For the Peninsula's commuter rail line, it's all pretty exciting stuff. But before Caltrain leapfrogs from 20th-century commuter rail to rapid transit lines of the future, there are some hurdles to clear.
This month, the agency presented perhaps the most significant one to its board of directors.
Caltrain wants to dump its steel cars for swift, lightweight ones.
However, current federal and state regulations prevent such lightweight electric multiple units (EMUs) from sharing the tracks with the kinds of freight behemoths run by Union Pacific.
In essence, it's a safety issue. For the Federal Railroad Administration, safety means segregating the lightweight trains Caltrain wants to adopt from the heavy freight carriers.
Sure, the precautions seem sensible.
But Caltrain is arguing that the rules are an archaic throwback hampering growth on the rails for a new century, and a multitude of rail agencies andadvocates are singing the same tune.
"There clearly has to be some delineation between freight and passenger services ...
"Planes crash, automobiles have accidents, ships sink these things happen," said Silver. "We want all things to be safe but sometimes you go to the point of ridiculousness for safety."
Caltrain has decided to convince the Federal Railroad Administration and state agencies that there is room on the tracks for both trains.
"This is a big move out on the front lines and out on a limb," said Caltrain board member Art Lloyd, adding that a Caltrain victory could make great strides in modernizing the country's commuter rail industry.
One of the reasons Caltrain wants lightweight EMUs is that they could carry passengers from San Jose to San Francisco 10 minutes faster than diesel locomotives and open up the rails for more trains during peak commute hours. Also, lightweight EMUs would allow for easy increases of train lengths, raising maximum capacity from 16,000 to 20,000 passengers.
Although the lightweight EMUs lack sufficient "buffer strength" to withstand an impact from a freight train in a collision, Caltrain is arguing that new technology should switch the emphasis to crash prevention.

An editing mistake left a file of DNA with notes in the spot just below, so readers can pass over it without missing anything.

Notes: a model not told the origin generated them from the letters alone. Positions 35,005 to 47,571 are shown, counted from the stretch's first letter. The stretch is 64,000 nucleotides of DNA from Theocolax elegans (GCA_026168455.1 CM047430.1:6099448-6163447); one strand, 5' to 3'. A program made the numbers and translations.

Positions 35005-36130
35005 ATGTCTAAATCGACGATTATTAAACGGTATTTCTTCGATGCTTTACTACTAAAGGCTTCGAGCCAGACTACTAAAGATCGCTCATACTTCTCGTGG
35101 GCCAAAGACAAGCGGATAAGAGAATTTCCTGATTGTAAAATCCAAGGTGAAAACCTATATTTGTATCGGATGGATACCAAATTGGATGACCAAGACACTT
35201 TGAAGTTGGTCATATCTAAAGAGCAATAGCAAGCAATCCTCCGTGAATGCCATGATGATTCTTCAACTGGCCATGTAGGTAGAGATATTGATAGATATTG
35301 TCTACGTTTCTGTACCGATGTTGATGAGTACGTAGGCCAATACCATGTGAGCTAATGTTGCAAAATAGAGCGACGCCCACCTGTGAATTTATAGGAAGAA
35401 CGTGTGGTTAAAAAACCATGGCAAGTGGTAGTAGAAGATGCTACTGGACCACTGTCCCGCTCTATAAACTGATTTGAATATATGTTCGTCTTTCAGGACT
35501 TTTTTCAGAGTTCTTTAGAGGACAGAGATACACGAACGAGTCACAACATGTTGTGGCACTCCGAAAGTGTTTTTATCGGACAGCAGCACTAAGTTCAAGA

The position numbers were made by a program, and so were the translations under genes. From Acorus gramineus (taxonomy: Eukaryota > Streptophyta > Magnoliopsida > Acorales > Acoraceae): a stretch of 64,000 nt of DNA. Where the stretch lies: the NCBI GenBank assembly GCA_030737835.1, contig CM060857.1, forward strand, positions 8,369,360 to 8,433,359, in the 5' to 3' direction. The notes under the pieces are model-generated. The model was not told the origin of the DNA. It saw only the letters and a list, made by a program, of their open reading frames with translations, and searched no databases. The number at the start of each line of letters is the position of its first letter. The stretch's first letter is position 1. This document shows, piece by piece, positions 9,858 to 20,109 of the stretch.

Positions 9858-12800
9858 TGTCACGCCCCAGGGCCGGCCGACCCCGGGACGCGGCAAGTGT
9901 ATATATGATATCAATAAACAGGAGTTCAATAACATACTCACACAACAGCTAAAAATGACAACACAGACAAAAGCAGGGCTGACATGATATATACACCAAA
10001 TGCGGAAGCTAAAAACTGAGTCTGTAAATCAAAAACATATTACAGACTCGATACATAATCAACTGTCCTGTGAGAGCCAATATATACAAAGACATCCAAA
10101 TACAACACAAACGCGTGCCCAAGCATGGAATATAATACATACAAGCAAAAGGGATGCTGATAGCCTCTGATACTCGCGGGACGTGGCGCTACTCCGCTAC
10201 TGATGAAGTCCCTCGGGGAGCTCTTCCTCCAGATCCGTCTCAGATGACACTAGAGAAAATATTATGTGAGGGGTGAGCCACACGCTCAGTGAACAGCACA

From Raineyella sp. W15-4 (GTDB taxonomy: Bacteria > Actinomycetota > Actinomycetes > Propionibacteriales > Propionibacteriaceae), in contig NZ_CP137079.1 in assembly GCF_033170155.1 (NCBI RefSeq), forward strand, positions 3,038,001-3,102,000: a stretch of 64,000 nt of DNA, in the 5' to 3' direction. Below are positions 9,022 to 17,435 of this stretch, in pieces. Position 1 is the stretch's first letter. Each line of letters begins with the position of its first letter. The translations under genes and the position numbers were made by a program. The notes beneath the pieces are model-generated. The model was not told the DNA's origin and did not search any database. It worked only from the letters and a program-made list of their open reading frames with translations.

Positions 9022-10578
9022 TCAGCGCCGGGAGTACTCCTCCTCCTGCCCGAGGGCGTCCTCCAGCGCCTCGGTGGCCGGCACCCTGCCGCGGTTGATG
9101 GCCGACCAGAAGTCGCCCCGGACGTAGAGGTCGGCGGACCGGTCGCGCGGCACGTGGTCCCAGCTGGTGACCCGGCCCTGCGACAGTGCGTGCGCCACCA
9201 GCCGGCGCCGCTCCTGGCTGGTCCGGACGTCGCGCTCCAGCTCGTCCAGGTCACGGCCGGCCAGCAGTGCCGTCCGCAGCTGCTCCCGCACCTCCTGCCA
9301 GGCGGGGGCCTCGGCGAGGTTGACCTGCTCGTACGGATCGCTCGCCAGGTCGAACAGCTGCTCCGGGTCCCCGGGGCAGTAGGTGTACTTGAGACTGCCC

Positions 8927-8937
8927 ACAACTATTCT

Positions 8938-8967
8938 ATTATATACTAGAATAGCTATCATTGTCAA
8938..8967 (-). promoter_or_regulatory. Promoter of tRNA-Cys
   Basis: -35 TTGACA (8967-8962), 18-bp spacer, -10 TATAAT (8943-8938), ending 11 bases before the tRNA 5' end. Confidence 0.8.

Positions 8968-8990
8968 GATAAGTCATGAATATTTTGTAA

"The old system was focused on the effect on the vehicles when they hit each other, whereas now we're going to focus on missing each other," said Bob Doty, director of rail operations for Caltrain.
With the advent of new technology called "positive train control," conductors could speed up or slow down many miles in advance, while trains that run traffic signals would automatically shut down. The FRA should take a cue from the Federal Aviation Administration, said Doty, explaining that "planes would have bumpers" if the law of the skies was similar to the present regulations for trains.
Fortunately, he said, the FRA is not only flexible but eager to hear solutions for a the problem of "shared use" of the rails a problem which many say has held back the modernization of commuter trains across the nation.
Caltrain has allotted two years to convince the FRA and other state regulatory bodies that modern technology creates enough of a "buffer zone" between the lightweight EMUs and heavy freights. If the lobbying effort fails in the short term, Caltrain will chug onward toward its electric future; however, the rails may look a little different.
Instead of using EMUs, each able to generate its own propulsion, the agency would begin purchasing electric locomotives to haul heavier passenger cars down the rails. Such a possibility would still outpace the current diesel operation by five minutes. But EMUs would add another two and a half minutes of savings, and the weightier cars would take a heavier toll on the rails.
Meanwhile, Silver, of the California Rail Passengers Association, is betting that Caltrain will manage to convince the regulatory authorities that light-weight EMUs can share the way with the heavier freights.
"(Caltrain CEO Mike) Scanlon and his staff are tenacious as hell," said Silver. "If it can be done, they will do it."